The US economy is facing the biggest real estate crash since the Great
Depression. It can be foreseen that defaults will multiply
geometrically for the spring and summer in the Northern Hemisphere and
beyond. The financial impact of this is worsening. The head of the
Deutsche Bank, Josef Ackermann, warns it is likely that losses in the
sub-prime sector will be between 150 billion dollars and 250 billion
dollars, three times what the bank had estimated in July. As we
anticipated, balance sheets in the red have struck the big banks, the
most notable being Merrill Lynch and Citigroup, whose CEO’s had to
resign because of the disaster. As the replacement, Citigroup named
Robert E. Rubin, Secretary of the US Treasury during the Clinton
administration. There are even rumors it could end up being divided
into various companies. The most important thing is that the “credit
drought” is not only continuing, but has escalated to become a problem
of the assets of the banks.
In the case of the US, the real economy still does not report this big
deterioration of the economic conditions, as shown by the latest signs
of growth. But these signs could be an outdated measurement. The
spectacular loss by General Motors of 3.9 billion dollars in the last
trimester speaks for itself. In addition, the consumer confidence
indices have shown a sudden decline in recent months.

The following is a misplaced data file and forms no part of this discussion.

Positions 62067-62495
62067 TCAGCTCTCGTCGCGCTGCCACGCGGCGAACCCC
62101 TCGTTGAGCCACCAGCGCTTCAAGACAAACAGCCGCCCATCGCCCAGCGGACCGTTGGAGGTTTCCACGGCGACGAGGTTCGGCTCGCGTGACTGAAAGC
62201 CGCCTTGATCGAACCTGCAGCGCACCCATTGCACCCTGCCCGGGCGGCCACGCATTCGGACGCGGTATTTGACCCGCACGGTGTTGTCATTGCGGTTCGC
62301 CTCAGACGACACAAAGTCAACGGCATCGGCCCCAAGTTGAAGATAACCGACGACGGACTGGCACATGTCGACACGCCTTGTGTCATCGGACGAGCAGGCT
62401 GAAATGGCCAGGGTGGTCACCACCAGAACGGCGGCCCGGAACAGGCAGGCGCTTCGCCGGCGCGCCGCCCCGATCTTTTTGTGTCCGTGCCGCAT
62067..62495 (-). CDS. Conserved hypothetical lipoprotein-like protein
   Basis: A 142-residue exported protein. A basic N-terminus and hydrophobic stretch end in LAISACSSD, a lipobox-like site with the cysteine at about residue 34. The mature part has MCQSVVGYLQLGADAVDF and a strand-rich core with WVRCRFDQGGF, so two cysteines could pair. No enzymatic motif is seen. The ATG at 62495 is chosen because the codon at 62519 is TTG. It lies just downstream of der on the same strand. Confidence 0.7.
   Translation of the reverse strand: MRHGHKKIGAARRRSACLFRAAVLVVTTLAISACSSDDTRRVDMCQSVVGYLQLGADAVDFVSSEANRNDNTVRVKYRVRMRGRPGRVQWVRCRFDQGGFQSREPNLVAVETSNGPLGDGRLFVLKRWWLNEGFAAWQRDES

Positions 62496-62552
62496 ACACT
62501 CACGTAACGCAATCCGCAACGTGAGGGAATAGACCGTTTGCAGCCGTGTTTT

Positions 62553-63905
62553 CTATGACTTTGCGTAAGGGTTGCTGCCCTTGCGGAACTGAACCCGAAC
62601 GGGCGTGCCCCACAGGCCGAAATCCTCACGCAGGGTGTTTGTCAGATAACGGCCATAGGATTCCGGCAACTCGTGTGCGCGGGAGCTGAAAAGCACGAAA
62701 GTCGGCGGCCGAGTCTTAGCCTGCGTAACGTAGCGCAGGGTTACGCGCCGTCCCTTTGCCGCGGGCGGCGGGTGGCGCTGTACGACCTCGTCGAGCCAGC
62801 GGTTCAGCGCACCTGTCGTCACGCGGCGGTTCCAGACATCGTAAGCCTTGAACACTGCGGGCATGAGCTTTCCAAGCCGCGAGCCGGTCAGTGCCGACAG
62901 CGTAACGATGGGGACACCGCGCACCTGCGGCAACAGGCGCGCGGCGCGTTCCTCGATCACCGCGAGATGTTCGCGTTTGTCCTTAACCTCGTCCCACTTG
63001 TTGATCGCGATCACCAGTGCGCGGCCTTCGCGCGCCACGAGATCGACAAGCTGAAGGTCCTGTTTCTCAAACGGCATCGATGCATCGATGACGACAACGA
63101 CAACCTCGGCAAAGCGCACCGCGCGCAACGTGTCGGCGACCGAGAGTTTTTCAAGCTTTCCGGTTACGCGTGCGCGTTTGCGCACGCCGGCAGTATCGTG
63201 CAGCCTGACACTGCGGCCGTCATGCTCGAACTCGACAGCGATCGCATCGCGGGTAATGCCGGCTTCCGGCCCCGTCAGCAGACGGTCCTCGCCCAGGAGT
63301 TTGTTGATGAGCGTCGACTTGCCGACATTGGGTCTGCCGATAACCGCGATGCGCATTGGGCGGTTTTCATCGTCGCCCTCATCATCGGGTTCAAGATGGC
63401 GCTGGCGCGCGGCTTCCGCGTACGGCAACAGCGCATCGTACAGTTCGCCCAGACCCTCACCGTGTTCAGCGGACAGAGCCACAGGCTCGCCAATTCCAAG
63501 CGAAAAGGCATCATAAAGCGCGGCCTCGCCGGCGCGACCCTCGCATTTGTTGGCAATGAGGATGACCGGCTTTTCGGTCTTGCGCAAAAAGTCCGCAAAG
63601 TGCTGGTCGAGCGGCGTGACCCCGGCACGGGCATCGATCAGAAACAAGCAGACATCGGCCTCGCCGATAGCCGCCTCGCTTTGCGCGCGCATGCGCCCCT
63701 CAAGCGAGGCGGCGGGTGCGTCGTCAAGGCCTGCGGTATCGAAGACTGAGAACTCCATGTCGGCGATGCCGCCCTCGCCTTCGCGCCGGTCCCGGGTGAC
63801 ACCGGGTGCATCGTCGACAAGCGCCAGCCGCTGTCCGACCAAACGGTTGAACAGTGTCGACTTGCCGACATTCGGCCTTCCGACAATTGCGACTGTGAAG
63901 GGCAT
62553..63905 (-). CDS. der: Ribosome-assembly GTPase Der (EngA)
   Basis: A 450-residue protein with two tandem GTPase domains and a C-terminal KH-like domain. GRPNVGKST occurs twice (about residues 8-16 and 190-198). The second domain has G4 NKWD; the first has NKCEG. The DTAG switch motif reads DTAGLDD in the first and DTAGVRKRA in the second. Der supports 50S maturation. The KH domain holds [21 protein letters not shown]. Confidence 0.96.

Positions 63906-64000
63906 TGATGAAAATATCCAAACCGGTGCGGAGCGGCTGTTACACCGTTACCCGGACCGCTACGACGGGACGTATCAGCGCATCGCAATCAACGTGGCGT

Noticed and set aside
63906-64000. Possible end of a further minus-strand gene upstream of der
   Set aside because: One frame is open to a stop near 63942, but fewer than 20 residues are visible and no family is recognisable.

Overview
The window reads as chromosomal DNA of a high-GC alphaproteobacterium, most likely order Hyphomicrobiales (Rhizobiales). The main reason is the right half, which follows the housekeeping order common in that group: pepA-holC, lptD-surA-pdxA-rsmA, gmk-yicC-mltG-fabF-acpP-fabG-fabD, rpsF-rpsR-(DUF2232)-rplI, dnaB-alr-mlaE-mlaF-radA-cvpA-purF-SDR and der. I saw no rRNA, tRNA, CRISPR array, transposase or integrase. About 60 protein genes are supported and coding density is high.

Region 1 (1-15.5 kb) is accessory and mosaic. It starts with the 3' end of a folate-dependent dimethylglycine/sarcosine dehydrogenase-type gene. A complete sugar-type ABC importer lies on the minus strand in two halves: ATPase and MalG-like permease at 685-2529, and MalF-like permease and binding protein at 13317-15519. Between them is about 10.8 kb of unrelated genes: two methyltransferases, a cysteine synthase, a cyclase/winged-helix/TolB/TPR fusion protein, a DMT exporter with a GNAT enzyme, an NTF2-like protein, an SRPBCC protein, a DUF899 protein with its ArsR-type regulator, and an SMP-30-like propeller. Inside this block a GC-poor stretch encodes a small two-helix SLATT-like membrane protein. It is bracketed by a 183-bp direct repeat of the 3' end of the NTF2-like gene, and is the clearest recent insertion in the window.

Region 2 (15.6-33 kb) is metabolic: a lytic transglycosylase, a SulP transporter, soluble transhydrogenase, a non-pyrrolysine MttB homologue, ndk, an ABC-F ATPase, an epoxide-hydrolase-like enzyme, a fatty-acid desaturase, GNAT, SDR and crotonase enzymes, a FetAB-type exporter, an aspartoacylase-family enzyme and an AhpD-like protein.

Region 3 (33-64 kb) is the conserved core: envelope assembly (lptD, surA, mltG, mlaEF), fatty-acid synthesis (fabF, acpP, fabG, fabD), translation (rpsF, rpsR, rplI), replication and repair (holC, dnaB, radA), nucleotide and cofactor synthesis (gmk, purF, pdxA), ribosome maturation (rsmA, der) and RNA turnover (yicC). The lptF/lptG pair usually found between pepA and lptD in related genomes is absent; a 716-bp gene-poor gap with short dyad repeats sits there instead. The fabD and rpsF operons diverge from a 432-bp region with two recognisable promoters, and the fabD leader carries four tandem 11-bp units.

It is not clear that Europe and Asia can be substitute motors of the
US economy. Japan, the second strongest economy on earth, is now in
recession, with the construction of new housing falling 43% in August
and 44% in September, the lowest in four decades. Unemployment rose to
4% from 3.6% in July. In Europe there is a big risk of recession in
manufacturing. Production has already fallen in Germany and has slowed
down in the Netherlands, France and Belgium. In this context, that
“emerging markets” could act to sustain the world economy, can only be
a passing tendency and cannot last, against the new speculative
“bubble” that is being created in many of them, after the first cut in
rates by the US Federal Reserve.
The approaching tightness of the world market will at some moment
change the effects of over-accumulation, especially in China, into
immediate factors of the crisis. In other words, unlike the Asian
crisis of the past decade, in this case, at the level of the world
economy, the international financial crisis, that began in the US, is
leading up to the crisis of over-production, that, as shown by a
mountain of signs, is slowly gestating in Asia.
Faced with these perspectives, the US Federal Reserve could continue
to lower interest rates, as in 2001, to Japanese rates approaching
zero (that was the level during the 1990’s, after the Japanese real
estate and stock market bubble had burst in 1989). But it cannot flood
the world with liquidity, as it did at the beginning of this decade,
now that oil is approaching $100 per barrel. Nor can it act
unilaterally, as in the past, now that the dollar is reaching historic
minimums. The choices of the Federal Reserve are becoming ever more
narrow. The financial crisis only promises to continue to deteriorate.
Translation by Yosef M.